When New York real estate developers Steve and Lauren Witkoff were working out how to make their luxury condominium 111 Murray in Manhattan’s celebrity-filled TriBeCa neighborhood stand out from the crowd in a market flowing with over-the-top amenities, they started to think about what wealthy Manhattanites actually used.
Bored of golf simulators and other gimmicks, Lauren Witkoff started to brainstorm about her essentials. The answer? Blowouts.
“Everybody gets blowdrys, right?” she said. “People go to the gym, get sweaty, get their hair blow-dried and go to work. I started to think ‘How great if you could do all that right under your own roof and never have to leave the building.’”
One phone call later, followed by a little gentle persuasion, and the first residents-only Drybar was born—the icing on the cake for the Witkoffs’ 20,000 square feet of opulent amenities, which also include a 75-foot lap pool, a hammam and an interactive children’s playroom.
Faced with a slowing market, luxury residential real estate developers in New York, Los Angeles and Miami are pulling out all the stops to entice wealthy buyers. That means indoor ice rinks, a residents-only Michelin-starred restaurant and a Porsche-branded tower in Miami with elevators that take residents directly to their apartments while sitting in their cars.
For beauty, Drybar started the trend, inking a deal with 111 Murray in 2016, although its two-chair salon won’t officially open until early 2019 as construction is still under way on the building, where prices range from $2.5 million to $40 million.
It may not be the last residents-only Drybar, either. Cofounder Michael Landau says that in certain markets it could be a way to extend the brand. He admits he didn’t take the initial offer from the Witkoffs too seriously: “It’s not really our business model,” he said. “We couldn’t get enough business from 350 units to justify the operating expense of being in the building, so at first I said thanks, but that doesn’t make sense for us.”
But the two sides kept talking and struck a deal. “It ended up being a win-win,” Landau said.
The trend isn’t just hair. Organic skin-care guru Tata Harper has opened a namesake spa just for residents at the Herzog & de Meuron-designed Jade Signature condominium in Miami’s Sunny Isles, where a six-bedroom, full-floor penthouse with a private pool just sold for under $20 million.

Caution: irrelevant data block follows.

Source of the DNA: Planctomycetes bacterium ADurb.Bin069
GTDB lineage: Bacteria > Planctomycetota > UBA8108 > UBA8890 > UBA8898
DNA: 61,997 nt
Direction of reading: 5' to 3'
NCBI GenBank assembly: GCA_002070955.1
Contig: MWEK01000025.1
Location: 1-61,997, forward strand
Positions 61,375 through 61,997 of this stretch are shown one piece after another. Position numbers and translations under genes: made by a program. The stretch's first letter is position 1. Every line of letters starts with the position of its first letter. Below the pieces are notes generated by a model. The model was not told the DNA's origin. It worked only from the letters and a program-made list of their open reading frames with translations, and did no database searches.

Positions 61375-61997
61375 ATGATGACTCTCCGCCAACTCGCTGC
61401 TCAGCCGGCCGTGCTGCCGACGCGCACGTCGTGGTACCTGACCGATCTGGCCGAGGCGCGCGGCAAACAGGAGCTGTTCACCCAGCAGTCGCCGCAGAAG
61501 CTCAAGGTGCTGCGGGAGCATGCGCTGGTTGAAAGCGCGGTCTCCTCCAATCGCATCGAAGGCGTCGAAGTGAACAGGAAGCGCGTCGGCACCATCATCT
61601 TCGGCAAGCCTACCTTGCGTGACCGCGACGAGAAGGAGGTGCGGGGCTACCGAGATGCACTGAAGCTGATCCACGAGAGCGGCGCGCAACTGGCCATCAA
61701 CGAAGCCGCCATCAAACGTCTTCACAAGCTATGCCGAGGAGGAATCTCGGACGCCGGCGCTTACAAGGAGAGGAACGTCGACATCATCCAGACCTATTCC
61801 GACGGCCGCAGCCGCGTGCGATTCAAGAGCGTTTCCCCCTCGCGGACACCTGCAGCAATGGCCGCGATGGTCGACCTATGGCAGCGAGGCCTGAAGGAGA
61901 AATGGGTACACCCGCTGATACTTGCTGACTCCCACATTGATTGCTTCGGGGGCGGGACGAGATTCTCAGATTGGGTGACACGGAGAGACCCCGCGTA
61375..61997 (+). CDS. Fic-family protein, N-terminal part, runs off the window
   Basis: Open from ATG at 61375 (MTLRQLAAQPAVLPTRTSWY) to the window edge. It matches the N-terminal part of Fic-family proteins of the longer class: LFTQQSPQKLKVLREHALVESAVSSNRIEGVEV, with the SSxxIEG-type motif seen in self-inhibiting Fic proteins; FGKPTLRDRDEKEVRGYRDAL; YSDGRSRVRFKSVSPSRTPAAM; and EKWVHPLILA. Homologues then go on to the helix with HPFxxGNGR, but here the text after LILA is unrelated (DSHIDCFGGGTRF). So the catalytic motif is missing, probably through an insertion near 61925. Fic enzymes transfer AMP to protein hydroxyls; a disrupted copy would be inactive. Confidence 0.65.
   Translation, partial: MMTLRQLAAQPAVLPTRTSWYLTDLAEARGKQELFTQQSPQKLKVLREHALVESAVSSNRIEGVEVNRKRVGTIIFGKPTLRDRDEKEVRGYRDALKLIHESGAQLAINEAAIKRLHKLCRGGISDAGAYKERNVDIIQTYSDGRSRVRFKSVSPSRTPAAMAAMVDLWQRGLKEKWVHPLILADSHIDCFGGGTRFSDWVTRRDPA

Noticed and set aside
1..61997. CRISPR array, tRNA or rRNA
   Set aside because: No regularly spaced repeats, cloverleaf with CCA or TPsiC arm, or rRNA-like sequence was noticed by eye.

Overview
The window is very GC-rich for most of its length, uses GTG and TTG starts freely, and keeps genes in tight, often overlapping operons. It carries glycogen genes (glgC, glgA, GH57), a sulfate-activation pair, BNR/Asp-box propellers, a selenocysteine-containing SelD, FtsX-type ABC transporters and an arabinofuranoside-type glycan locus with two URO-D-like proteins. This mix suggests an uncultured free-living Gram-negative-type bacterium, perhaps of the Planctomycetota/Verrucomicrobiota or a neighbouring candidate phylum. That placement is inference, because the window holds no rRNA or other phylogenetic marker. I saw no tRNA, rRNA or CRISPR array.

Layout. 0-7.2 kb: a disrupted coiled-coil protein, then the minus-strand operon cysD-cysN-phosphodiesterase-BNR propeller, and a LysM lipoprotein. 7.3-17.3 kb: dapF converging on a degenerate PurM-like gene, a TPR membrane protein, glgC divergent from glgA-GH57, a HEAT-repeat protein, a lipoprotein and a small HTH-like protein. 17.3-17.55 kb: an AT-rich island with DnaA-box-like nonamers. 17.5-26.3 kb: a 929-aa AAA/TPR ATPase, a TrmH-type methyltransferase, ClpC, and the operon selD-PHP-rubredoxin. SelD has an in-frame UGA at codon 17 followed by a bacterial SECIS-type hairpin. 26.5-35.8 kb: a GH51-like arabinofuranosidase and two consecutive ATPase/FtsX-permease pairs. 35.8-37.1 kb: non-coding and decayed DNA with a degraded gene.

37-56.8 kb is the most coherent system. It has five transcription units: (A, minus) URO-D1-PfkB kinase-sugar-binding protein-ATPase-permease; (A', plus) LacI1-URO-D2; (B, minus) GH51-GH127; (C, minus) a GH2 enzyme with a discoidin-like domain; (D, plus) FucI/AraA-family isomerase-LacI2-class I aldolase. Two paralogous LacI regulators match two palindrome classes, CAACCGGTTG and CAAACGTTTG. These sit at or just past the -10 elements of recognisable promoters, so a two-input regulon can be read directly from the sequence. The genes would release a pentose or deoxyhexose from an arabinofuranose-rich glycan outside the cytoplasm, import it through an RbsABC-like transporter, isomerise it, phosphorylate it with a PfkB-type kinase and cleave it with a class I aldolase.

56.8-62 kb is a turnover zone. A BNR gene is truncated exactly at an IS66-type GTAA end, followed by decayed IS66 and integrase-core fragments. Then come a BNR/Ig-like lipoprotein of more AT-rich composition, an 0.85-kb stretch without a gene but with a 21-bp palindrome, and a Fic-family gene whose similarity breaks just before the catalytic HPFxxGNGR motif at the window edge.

Jade Signature’s developer was eyeing a few skin-care brands, but settled on Tata Harper for its natural positioning, which it believes has become important to homebuyers who are increasingly looking for environmentally conscious abodes. Here, they will be able to enjoy manicures and pedicures, as well as “healing” massages with jade stones placed on their heart and third-eye chakra.
Back in Manhattan, Gramercy Square’s 18,000-square-foot amenities space will feature services from vegan hair-care brand Yarok and organic Korean beauty spa Savor. There will be an app programmed specifically for residents to schedule appointments and reserve certain rooms.
MNDFL meditation studio is also coming on board, in what will be the first time it has partnered with a residential building to offer fully branded classes in a specially designed studio.
“If you have kids or family living with you, it’s hard to find that quiet space, so the idea of having an extension of your home that still feels like a home where you can achieve that quiet and you’re literally just an elevator ride away was very attractive,” said Ellie Burrows Gluck, chief executive officer of MNDFL.
There’s even a trend starting for Gwyneth Paltrow and Lady Gaga’s favorite infrared saunas, which don’t get as hot as traditional ones and are marketed as collagen and mood boosters, as well as fat busters. Citizen360, an 82-unit building on the Upper East Side, has one, while Arbor 18 in Greenwood Heights boasts a Clearlight infrared sauna complete with LED Color Light Therapy.
And as the real estate market becomes increasingly competitive, look for more beauty brands and services to jump on the bandwagon. “With oversupply of new developments, it’s becoming much more important to differentiate,” said Jonathan Miller, ceo of Miller Samuel, an appraisal firm. “You’re trying to outdo the predecessor. There’s that search for innovation.”